Common Core Compromise Would Delay Implementation
Bill orders state to preserve enough of standards to keep federal money
Indiana would put Common Core curriculum implementation on hold till next summer while it conducts four separate studies of the plan, under a compromise under consideration in the General Assembly.
Legislators are reviewing a proposal to order the State Board of Education to develop its own standards by July of next year. In the meantime, the board would have to conduct three public hearings on Common Core. The bill also calls for reviews by the Department of Education, a legislative study committee, and the Office of Management and Budget, which would have to assess what it would cost to pull out of Common Core and what it would cost to complete implementation.
Senator Scott Schneider (R-Indianapolis) had introduced a bill to withdraw from Common Core entirely, but scaled it back in committee to order a temporary pause while the reviews are underway. The Senate passed versions of that bill twice, but the House had refused to consider it. The bill was in legislative limbo for nearly two weeks before House leaders settled on a way to move the bill forward.
Schneider says if the board still wants to implement Common Core after a full review, that's the members' decision. He says he just wants to make sure Indiana sets its own standards without having the federal government dictate them.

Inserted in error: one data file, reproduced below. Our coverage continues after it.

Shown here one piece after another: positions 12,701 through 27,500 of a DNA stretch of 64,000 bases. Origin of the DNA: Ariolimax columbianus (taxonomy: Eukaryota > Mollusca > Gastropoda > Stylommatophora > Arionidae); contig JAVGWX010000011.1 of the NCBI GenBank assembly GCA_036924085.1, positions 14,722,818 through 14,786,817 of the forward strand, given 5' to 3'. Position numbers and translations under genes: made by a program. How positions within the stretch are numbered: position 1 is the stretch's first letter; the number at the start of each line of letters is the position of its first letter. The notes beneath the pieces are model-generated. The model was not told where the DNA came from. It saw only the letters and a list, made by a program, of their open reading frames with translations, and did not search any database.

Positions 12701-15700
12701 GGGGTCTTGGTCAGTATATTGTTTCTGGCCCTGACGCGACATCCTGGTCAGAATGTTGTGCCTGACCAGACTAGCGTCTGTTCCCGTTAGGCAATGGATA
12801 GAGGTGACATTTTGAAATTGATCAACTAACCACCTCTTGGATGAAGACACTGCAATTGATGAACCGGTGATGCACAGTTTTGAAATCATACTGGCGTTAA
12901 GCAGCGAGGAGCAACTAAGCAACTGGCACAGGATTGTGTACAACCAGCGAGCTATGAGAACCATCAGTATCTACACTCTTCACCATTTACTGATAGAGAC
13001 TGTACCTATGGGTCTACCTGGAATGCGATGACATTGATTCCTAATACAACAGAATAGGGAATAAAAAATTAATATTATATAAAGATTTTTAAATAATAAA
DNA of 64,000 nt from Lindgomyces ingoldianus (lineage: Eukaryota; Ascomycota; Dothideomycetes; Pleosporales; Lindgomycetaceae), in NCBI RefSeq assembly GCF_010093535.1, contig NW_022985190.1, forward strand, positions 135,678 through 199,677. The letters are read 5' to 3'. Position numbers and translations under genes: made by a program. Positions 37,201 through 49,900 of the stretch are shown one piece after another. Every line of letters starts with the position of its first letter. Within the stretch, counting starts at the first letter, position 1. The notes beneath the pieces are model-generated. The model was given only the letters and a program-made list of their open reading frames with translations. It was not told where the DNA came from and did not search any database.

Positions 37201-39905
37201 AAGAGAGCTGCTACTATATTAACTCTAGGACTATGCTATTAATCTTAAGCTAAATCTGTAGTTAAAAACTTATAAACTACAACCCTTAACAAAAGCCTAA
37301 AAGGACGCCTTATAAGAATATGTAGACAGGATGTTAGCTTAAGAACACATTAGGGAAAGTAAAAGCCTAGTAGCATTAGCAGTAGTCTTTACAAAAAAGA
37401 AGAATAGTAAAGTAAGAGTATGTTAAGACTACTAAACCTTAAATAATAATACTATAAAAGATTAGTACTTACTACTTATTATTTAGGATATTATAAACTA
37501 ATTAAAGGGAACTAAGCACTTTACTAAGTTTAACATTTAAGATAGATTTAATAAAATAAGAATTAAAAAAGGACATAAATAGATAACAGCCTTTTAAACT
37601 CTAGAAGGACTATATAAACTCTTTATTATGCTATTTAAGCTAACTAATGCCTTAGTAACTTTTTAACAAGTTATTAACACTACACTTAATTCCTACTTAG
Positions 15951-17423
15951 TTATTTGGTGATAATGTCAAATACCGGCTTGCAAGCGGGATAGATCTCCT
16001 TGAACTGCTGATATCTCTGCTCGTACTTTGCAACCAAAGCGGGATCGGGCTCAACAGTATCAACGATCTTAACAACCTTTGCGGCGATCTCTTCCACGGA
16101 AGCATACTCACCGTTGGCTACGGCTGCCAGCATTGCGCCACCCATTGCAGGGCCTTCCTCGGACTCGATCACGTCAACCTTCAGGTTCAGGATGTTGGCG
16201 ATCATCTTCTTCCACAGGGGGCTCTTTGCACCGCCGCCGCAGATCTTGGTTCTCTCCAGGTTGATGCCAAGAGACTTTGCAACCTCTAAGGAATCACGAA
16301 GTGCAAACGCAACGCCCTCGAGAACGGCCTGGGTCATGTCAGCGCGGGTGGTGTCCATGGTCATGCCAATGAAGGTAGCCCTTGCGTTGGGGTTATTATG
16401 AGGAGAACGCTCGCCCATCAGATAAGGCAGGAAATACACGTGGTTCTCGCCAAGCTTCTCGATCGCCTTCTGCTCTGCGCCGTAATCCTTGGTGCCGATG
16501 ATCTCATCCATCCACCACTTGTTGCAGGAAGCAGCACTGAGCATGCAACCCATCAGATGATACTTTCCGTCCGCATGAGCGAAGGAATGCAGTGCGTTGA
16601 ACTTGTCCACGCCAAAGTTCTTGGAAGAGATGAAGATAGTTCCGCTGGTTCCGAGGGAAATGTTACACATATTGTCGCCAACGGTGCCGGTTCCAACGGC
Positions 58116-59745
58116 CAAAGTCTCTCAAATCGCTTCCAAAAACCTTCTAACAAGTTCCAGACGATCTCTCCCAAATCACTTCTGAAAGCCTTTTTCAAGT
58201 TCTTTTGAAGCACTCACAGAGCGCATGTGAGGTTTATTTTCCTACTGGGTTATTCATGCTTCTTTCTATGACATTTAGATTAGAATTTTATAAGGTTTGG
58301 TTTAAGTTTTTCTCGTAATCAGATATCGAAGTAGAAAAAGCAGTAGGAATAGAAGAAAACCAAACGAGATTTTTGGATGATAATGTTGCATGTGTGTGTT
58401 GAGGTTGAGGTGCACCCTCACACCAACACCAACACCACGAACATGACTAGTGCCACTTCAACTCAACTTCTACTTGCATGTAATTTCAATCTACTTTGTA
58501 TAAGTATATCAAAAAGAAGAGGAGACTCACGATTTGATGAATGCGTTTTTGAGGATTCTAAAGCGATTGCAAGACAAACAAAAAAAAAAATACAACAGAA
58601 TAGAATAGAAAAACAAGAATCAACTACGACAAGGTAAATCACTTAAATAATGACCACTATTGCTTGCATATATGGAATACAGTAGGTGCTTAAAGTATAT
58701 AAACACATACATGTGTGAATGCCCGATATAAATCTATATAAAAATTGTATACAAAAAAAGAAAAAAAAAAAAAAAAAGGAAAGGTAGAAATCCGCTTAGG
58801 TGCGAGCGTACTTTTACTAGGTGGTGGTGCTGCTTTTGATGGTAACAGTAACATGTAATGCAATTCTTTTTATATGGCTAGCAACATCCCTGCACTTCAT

Common Core began as a compact among the 46 states which have adopted it to set appropriate curriculum standards, but the Obama Administration has embraced the effort and used it as a stand-in for federal academic-standards requirements.
Education reform groups and the Indiana Chamber have endorsed Common Core, and have blasted the rollback effort in an ad campaign as the work of "far right and Tea Party" activists, although Democratic state school superintendent Glenda Ritz has also expressed doubts about the standards.
Chamber vice president Derek Redelman says the Chamber has no objection to the bill's proposal to review Common Core, but warns the state is gambling that the government won't penalize the state for even a temporary halt. Indiana's implementation of Common Core gives it a waiver from requirements of the federal No Child Left Behind law. Losing that waiver could automatically lower the grades given Indiana schools, and cost the state federal funds.
The bill seeks to address those concerns by requiring the state to use Common Core as a "base model...to the extent necessary to comply with federal standards."
The House and Senate still need to approve the proposal.